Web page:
As I perused Facebook this morning, anticipating a day of political posts about the inauguration, I saw many of my friends and associates proclaiming themselves broken hearted. I don’t know why but it stirred something up inside me. I couldn’t relate and I immediately felt a little repelled, so I’ve been sitting here thinking about it for a while. Broken-hearted. Hmm. Broken-hearted? I don’t think so. Angry. I feel angry. So angry, there is no room for broken-heartedness – and I think it’s important that people understand the difference.
Now, those that know me know that anger is probably my most accessible feeling – its where I feel the most comfortable, it’s the most familiar ground on which I work. I think this is pretty common for men, to default to anger in the face of an emotional situation. For me, more than ten years of depression blunted my emotional responses and my social conditioning as a child (with a father who channeled all other emotions through anger first) has gifted me with an over developed and functioning anger response. So, when I say that something pissed me off, people aren’t real surprised! This is a little different, though. This isn’t my normal default emotional response to a difference in political position; this isn’t just me being a crank. This is something that even emotionally healthy people should be triggered by.
- We have a president to openly mocked a disabled reporter on live tv and we all saw it
- We have a president who refused to release tax forms but admitted he hasn’t paid taxes in over a decade
- We have a president who has called for banning all Muslims, for rounding up Muslims, for creating a registry of Muslims all at various times.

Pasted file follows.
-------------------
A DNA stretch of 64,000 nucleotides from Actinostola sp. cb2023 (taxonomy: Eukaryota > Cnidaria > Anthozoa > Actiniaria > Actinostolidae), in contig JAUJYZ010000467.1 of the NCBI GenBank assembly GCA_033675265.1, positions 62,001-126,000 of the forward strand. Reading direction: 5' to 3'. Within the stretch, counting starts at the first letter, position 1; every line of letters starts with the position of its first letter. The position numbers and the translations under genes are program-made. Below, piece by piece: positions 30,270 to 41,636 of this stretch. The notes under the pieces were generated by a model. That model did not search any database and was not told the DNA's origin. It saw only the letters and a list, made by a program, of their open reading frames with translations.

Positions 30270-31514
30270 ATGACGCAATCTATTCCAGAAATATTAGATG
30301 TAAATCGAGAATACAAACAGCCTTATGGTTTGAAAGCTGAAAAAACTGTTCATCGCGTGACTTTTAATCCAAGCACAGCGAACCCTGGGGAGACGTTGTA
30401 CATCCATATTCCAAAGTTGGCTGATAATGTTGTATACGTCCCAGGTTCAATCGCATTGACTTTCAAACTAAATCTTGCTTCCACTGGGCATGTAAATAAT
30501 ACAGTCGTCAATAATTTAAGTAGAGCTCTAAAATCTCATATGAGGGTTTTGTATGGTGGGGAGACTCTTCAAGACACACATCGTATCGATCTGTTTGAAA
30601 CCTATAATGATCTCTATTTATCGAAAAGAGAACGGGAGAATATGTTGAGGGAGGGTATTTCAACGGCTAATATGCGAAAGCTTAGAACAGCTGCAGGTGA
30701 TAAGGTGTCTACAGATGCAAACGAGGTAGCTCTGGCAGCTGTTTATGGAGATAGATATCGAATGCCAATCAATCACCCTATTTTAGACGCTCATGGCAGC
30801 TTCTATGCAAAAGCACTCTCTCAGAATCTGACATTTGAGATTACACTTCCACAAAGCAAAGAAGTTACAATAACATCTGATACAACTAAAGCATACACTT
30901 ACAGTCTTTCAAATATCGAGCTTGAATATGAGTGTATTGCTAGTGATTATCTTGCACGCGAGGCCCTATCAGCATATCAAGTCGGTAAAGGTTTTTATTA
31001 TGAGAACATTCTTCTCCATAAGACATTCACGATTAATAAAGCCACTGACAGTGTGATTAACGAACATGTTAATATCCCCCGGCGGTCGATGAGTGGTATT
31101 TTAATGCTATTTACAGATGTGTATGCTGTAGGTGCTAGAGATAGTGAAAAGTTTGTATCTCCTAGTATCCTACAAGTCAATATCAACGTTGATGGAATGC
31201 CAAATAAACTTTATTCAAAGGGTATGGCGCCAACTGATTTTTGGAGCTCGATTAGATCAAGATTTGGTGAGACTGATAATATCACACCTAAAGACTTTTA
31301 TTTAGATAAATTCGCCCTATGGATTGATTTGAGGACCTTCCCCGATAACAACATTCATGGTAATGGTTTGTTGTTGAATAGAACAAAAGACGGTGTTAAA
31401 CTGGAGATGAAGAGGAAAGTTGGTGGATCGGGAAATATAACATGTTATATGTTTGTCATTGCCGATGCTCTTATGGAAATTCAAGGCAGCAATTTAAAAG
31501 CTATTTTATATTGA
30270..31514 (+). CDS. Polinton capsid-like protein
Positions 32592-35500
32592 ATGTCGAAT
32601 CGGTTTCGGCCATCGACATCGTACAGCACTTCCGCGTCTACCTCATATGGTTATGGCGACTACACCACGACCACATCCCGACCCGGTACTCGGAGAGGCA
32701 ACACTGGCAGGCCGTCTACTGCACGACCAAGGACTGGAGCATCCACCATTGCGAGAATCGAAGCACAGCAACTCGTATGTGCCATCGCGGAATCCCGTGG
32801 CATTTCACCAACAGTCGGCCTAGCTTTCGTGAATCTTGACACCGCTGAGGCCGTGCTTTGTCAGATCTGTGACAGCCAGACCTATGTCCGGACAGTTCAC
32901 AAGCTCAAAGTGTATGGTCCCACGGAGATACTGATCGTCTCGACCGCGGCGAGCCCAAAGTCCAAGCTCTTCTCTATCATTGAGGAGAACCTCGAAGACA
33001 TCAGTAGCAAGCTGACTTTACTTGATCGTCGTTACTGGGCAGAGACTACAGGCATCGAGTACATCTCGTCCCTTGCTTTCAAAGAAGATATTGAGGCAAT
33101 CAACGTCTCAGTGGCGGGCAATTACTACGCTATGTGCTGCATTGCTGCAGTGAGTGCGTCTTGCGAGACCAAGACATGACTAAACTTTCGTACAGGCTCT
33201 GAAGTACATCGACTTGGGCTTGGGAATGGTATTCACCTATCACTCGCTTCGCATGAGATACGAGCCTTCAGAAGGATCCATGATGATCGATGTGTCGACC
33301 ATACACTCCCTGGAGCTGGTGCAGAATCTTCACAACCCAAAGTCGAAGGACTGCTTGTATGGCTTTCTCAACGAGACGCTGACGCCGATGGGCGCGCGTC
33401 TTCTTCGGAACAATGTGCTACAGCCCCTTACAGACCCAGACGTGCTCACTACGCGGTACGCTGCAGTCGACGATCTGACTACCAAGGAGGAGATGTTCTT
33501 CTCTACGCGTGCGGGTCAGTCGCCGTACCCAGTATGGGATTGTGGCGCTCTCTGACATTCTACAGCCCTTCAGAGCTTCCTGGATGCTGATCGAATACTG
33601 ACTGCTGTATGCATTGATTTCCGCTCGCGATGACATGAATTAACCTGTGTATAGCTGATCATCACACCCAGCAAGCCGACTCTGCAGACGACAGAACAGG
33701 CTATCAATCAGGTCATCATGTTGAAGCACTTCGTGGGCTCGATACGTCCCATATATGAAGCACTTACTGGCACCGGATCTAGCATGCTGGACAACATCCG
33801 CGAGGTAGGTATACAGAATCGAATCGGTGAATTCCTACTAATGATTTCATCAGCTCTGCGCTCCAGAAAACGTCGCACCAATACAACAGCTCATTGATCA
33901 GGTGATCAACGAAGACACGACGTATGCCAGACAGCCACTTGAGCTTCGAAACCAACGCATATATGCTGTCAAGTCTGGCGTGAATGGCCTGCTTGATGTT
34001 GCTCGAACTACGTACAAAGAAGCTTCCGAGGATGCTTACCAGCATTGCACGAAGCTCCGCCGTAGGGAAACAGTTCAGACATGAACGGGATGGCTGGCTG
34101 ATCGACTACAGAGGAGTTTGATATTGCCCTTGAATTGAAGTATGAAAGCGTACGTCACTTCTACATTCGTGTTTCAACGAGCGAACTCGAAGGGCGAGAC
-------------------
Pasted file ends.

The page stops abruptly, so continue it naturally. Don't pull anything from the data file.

- We have a president who wants to build a trillion dollar wall (that won’t work) between us and Mexico
- We have a president who suggested deporting millions regardless of context and situation
- We have a president who lied every 4 minutes during his campaign and famously lied about President Obama being from Kenya for years
- We have a president who believes his celebrity allows him to do anything up to and including sexual assault. Who thinks grabbing a woman by the pussy is just locker room talk.
- We have a president who paid 25 million dollars to the men and women he swindled with his phony university
- We have a president who was sued by the justice department for refusing to rent apartments to blacks
- We have a president who may well have knowingly colluded with the Russians to smear his political opponent.
- We have a president who has openly embraced white nationalist, white supremacist ideology in his campaign speeches and in his operations.
- We have a president who is petty (witness his twitter feed), mean, vulgar and grossly incompetent to be the president
I’m not broken-hearted about this. I was broken- hearted when my dad died. I’ve had moments in love wherein I’ve found myself broken-hearted. The first time my son told me he didn’t want me to sing him songs at bedtime I was broken-hearted. This is a whole different category. I’m not broken-hearted: I’m pissed. Being broken-hearted implies, for me, that one is a victim. I refuse to be a victim in this case. Instead, I’ll be pissed off and fight.
I’m angry at our political system, which is obviously broken. I’m angry at the sheer amount of money in politics that keeps good people from running and makes other good people spend all of their time fund raising rather than governing. I’m mad that money equals voice in this society, so voices like Trump will always be the loudest. I’m angry at the gerrymandering that makes correcting the money problem practically impossible.